*Journal of Machine Learning Research*:

*Machine Learning Open-Source Software*(JMLR-MLOSS) stream but sadly it was rejected.

Actually I'm quite glad that the paper was rejected as there are issues with the software, not least of which is the fact that it's not as accurate as it could be. This is actually discussed in the paper: the eight-class test case returns an accuracy of about 56% for AGF without borders training, 54% using the "hierarchical" method (essentially a decision tree) and only 52% using the "non-hierarchical" method. It's the non-hierarchical method that's the most interesting and that I'll be discussing here. This uses a matrix inversion (least squares, actually) to solve for the conditional probabilities based on the "raw" probabilities from each of the binary classifiers. That is, if

*P*are the conditional probabilities for each of the classes and

*R*are the differences between the conditional probabilities from the binary classifiers, then there will be a mapping,

*A*, from one to the other and we solve the following equation in a least squares sense:

*A*P=R*(1)

At first I thought that errors are accumulating from the estimates of the conditional probabilities, which themselves are not all that accurate. This may not be the case.

On the other hand, you can also solve for the class through "voting" which is how most other multi-class methods work. Arithmetically, this can be expressed by multiplying the transpose of the mapping with the "raw" classes of each of the binary classifiers, where the class is expressed as one of {-1, 1}. This method is more accurate even when we use the difference in conditional probabilities in place of the class. That is, we have:

*c*=arg max

*A*^T*

*R*(2)

where c is the class of the test point. Unfortunately, this provides poor knowledge of the final conditional probabilities, which in the first method are very accurate. An obvious solution is to constrain (1) so that it always agrees with (2). The least squares should probably be constrained anyway to keep the each element of P between 0 and 1 and to ensure that the sum is always 1.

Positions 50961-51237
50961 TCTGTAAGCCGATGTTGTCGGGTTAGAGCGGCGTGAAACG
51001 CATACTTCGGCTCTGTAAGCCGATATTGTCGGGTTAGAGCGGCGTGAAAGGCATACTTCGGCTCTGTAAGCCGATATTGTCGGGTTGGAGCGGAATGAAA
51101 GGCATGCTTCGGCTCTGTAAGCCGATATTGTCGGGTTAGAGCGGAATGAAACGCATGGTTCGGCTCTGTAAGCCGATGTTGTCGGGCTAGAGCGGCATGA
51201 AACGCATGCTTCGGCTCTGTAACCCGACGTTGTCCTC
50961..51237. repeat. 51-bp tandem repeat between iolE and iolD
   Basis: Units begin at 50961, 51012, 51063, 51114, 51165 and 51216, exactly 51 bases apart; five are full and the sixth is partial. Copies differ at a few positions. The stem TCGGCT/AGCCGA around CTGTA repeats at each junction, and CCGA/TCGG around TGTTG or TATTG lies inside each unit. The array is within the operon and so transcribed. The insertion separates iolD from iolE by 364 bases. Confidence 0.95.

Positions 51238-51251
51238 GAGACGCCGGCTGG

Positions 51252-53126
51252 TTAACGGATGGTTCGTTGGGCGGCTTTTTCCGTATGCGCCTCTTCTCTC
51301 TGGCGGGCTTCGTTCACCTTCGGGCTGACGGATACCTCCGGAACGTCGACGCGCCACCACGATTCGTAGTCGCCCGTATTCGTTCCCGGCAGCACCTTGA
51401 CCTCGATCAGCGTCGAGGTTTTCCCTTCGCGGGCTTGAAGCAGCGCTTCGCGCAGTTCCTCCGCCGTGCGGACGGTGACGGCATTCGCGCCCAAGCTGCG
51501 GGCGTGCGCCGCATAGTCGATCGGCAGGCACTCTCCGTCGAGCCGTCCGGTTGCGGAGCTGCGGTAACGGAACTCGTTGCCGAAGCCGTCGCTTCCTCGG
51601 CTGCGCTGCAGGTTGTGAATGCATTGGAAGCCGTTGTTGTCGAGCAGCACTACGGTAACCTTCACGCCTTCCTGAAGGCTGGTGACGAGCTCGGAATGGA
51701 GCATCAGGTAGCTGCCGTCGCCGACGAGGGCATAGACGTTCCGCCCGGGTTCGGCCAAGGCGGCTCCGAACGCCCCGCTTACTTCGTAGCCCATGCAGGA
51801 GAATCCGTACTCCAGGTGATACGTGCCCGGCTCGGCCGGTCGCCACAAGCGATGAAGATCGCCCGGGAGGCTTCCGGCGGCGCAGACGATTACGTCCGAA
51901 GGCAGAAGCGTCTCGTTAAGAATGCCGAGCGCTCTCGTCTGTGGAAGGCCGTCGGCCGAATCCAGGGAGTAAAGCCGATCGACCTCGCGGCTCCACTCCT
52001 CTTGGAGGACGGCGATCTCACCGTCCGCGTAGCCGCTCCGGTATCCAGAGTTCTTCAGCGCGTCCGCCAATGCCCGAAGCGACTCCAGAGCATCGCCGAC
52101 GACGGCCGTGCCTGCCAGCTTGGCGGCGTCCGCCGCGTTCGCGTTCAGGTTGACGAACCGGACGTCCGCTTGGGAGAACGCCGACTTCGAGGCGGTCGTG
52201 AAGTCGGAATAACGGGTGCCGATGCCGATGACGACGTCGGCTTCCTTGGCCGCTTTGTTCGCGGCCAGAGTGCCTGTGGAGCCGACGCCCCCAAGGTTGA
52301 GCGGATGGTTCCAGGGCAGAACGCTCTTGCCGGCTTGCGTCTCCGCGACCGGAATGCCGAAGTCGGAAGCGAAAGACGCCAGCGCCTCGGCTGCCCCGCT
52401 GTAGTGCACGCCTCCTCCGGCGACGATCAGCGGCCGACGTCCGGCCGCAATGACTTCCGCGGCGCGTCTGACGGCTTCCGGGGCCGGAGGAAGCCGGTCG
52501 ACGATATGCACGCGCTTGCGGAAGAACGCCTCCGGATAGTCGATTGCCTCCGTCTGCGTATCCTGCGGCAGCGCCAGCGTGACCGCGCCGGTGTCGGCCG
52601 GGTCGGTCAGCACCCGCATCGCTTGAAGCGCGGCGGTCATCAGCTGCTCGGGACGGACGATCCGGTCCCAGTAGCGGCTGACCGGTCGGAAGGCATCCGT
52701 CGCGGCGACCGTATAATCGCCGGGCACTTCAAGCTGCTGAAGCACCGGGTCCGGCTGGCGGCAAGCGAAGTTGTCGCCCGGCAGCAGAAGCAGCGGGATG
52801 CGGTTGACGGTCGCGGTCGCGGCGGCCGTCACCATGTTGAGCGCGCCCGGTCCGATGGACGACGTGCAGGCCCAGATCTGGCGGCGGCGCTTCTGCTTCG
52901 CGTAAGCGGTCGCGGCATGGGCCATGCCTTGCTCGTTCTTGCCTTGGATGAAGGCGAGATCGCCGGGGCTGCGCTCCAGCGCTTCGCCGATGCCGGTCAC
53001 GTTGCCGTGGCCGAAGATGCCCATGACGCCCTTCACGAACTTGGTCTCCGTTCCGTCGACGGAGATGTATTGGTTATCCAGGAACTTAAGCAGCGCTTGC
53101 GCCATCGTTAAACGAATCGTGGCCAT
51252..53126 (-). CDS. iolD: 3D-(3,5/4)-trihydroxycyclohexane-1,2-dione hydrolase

In principle this doesn't look that hard: if different sets of constraints (from 1 to N, where N is the number of classes) represent sub-spaces, then it would be a matter of solving the minimization problem within progressively smaller sub-spaces until we find one that satisfies the original constraints, all the while judiciously pruning eligible sub-spaces as we go along. Adding the new constraint brought on by the "voting" solution would complicate this procedure somewhat. In practice, it is easy to re-normalize the results from solving (1), so they have so far been left untouched and I doubt the constrained solution would be significantly more accurate than the unconstrained.

I find it really interesting that by basicly flipping the whole equation around, we end up with something that works out about the same:

arg max

*A*^T*

*R ~=*arg max

*A*^(-1)*

*P*

*No question this is related to the properties of the matrix itself and should suggest better methods of solving it.*

Of perhaps even more concern is that for all the multi-class problems I've tried so far, LIBSVM has handily outperformed libAGF. At first I thought this makes sense since AGF borders approximates a curved class border from a piece-wise collection of linear borders, while a support vector machine actually analytically warps the space so that a curved boundary is not even necessary. But this difference is persisting even using the "raw" AGF with no borders training. I may need to go back to the beginning to optimize the estimation of conditional probabilities.

I confess, I have been somewhat lax in testing this library. Initially, I was content to try it on the synthetic dataset I had composed and on the particular problems I was trying to solve (discrete retrieval of humidity from satellite data and surface classification of Landsat images) because the speed advantage was just so astronomical--it seemed to make up for any other potential shortcomings such as less than ideal accuracy. In the problems I was working on often either LIBSVM wouldn't converge or the time it took to classify the test data was so enormous as to just not be worth it. Of course for small training datasets the speed advantage of AGF evaporates.

The LIBSVM page itself has a very nice collection of datasets. I've messed around with a few of the binary datasets in the past and in retrospect I should've documented the results more thoroughly. That should be the rule for just about every scientific project, even casual testing. The ones I'm currently working on are "segment" and "satimage."

Another thing to note about SVM is that it optimizes the classification error. As you know, AGF generates estimates of the conditional probabilities. Interestingly, the conditional probability represents the maximum possible accuracy for estimates at that particular location in the feature space. I used this property very early on to validate the conditional probability estimates by first binning them and then comparing the actual accuracies with the averages in each bin. Thus, in theory, classifications based on the conditional probabilities are optimally accurate, but that assumes that the estimates themselves are accurate. Unfortunately, AGF probability estimates are are not optimized, at least not in any way that takes into account error rates. This is something else I've been working on, mainly for probability density estimation.